A word first about those two pictures below - took those about mid-day when as I was going round to visit some folk, a trio of bumblebees dropped out of one of the sycamores on the drive way and had this rumble ruckus slash mating thing right in front of me!
No damn decorum, these Apids!
One of the challengers decided to knock it on the head after a couple on unsuccessful attempts to get in on the action, and left the other two in what I would call a dogknotted mated state, and barely alive. If that is indeed the Queen bumblebee with a male, she's about three times his size I'd say. I think they call this species Buff Tailed? No idea!
Anyway, they were still lying there buzzing faintly when I returned two hours later, but had gone when I went for my run a short while later. Maybe a bird took them, maybe they disentangled themselves and flew off. I'm sure I read somewhere that "the act of love" always killed a male bee, but i'm not the insectoid Doctor Ruth, so I don't know.
As an aside, as I limbered up for my run, noticed the huge number of hoverflies that were about - some quite beigey and dull, some a vivid orange colour. And then out on the run, the whole length of Clay Lane to the Beacon Hill reserve, the butterflies were out in force.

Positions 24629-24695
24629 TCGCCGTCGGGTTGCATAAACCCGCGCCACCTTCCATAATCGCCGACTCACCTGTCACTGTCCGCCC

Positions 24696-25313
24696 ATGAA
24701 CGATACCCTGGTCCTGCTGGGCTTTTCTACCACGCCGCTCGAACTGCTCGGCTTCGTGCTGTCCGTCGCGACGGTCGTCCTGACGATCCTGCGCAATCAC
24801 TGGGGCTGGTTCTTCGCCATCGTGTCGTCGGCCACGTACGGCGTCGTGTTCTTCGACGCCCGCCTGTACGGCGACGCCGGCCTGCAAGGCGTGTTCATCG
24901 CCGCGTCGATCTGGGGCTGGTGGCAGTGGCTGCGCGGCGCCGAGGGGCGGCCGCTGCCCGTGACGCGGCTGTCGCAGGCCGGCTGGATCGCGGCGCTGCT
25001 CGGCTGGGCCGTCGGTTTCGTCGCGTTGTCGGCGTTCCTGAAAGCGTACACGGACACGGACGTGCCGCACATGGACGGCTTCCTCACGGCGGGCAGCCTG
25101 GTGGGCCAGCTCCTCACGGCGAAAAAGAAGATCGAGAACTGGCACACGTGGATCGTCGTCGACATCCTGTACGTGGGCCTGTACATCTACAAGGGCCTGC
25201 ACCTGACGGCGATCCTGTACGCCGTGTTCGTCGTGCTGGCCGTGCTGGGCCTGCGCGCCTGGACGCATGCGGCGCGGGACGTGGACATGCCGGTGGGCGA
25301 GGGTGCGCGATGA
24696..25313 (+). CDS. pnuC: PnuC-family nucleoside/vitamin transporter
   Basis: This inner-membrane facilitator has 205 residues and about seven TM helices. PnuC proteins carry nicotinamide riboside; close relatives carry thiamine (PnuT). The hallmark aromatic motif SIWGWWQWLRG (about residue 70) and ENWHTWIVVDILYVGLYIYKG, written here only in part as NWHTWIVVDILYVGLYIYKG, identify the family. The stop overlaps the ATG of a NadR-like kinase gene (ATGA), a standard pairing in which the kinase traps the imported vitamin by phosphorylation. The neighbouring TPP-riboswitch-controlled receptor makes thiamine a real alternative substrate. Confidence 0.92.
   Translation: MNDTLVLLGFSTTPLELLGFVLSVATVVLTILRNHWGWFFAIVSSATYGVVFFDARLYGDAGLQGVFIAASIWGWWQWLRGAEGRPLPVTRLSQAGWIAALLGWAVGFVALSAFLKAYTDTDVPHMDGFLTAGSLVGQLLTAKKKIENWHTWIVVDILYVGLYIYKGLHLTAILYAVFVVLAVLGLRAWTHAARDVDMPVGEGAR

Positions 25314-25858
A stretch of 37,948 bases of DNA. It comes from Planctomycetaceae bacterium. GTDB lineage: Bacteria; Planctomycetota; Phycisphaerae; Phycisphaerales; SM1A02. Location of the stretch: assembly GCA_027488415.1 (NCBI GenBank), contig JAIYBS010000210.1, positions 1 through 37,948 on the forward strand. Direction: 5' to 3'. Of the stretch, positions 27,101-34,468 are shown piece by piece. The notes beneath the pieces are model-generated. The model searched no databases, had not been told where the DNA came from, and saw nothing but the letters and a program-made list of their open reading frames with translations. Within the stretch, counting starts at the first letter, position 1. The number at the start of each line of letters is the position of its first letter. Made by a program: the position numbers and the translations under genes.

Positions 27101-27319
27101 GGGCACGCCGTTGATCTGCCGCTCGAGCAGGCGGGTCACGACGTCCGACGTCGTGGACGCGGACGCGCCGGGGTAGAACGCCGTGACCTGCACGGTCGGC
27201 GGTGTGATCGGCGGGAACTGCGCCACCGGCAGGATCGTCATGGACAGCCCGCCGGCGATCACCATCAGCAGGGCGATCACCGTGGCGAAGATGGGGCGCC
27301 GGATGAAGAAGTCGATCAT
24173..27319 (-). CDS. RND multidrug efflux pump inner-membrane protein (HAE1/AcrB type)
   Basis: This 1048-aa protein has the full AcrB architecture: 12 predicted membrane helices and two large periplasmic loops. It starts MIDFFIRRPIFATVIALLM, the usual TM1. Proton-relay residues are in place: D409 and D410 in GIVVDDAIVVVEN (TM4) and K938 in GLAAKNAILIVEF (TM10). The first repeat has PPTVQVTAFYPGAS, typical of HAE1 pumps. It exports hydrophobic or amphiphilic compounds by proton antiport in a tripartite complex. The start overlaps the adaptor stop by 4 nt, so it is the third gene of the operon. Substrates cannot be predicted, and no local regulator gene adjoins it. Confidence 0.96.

My garden has small white visitors. Clay Lane has Speckled Woods, Large Whites, and Commas, looking almost a vivid carmine red in the sunlight. The nursery at Beacon Hill had Large Whites, Ringlets and Meadow Browns, butterfly park Peacocks and Red Admirals on the Buddleiahs, and even on a non descript path onto the industrial estate I saw Gatekeepers and a big Brimstone.
Birds, well the House Martins are out in numbers, and saw a lovely yellow hammer over my head on Clay Lane. The fields of wheat are ripe and gold. I just had an orange fairey cake. Life on whole is not so bad!